8 GB iPhone Now $400. Damn.

Yes, I finally broke down and bought an iPhone – on August 8, which inconveniently for me is outside Apple’s 14-day price protection guarantee. That means I paid $600 a month ago for what costs $400 now.

But I’m not really upset, honest. Every single time I get a phone call, I feel a zing of excitement because Apple did the experience right. And, as John Gruber wrote:

(And for those of you who’ve already bought one and are pissed about the price cut, if you didn’t think the iPhone was worth $599, you shouldn’t have bought it. That’s how supply and demand works.)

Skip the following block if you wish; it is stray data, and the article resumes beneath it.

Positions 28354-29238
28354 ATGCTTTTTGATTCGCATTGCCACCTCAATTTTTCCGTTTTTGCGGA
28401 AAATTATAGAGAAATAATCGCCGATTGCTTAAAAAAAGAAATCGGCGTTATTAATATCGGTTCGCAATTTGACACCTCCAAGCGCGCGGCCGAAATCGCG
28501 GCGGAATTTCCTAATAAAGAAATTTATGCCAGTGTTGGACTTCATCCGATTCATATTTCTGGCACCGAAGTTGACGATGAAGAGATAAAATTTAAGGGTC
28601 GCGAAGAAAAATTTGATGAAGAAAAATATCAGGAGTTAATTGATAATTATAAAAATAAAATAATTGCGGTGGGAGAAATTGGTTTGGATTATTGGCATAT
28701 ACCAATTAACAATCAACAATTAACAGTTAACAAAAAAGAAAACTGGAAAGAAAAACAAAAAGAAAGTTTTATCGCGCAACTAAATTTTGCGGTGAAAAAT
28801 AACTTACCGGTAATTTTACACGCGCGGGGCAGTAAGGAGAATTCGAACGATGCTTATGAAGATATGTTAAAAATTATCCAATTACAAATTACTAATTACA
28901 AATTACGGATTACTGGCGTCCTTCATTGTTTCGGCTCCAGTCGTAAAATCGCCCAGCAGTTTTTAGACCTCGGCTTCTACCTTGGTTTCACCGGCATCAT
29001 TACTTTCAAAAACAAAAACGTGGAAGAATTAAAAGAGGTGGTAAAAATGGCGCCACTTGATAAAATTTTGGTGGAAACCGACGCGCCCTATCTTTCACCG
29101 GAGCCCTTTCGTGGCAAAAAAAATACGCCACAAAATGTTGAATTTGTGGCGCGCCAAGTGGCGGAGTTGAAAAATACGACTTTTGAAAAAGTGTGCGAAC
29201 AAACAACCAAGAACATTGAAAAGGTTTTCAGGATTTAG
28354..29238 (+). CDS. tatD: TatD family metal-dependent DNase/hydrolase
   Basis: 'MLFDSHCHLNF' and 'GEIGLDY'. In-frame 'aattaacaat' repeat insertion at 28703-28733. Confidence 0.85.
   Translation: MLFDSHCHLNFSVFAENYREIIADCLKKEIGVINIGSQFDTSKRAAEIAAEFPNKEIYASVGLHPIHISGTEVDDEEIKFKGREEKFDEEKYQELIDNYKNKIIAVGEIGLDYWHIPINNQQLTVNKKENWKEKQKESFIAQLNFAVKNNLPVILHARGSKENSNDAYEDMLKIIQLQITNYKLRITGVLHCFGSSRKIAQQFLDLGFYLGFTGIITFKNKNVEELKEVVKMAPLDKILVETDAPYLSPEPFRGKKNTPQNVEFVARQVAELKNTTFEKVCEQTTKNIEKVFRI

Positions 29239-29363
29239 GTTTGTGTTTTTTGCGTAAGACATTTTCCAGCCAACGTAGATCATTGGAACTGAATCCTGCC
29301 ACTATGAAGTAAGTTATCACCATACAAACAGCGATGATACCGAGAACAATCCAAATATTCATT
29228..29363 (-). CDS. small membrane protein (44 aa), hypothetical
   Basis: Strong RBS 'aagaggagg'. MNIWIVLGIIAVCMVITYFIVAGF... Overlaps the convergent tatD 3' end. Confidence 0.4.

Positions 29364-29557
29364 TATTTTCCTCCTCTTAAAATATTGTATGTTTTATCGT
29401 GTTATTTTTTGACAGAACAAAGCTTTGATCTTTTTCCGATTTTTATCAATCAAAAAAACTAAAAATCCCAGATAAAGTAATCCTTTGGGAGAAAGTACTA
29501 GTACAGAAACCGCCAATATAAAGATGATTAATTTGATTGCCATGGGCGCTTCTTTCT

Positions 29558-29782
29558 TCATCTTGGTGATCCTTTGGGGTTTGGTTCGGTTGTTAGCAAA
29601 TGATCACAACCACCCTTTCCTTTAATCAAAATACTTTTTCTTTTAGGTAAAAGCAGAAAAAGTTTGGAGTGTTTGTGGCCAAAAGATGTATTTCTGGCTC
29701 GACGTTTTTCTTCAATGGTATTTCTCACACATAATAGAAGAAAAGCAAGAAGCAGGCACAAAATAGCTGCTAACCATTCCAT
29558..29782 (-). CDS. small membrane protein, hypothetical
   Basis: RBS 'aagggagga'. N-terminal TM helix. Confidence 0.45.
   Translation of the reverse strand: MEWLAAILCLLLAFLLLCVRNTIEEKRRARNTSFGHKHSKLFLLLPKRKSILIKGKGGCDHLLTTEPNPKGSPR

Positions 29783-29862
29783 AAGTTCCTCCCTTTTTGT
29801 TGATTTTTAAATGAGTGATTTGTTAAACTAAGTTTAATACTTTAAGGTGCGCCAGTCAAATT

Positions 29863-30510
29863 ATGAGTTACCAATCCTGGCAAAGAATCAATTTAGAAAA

My other favorite quote of the day is from poster “bdkennedy1” on Macworld’s forums:

I swear, Steve could stick a touch-screen on a toilet brush for $900 and someone would buy it and whine.

Toilet touch! It’s so crazy, it just might work.

  1. Control of information is hugely powerful. In the US, the threat is that companies control what I can access for commercial reasons. (In China, control is by the government for political reasons.) There is a very strong short-term incentive for a company to grab control of TV distribution over the Internet even though it is against the long-term interests of the industry.


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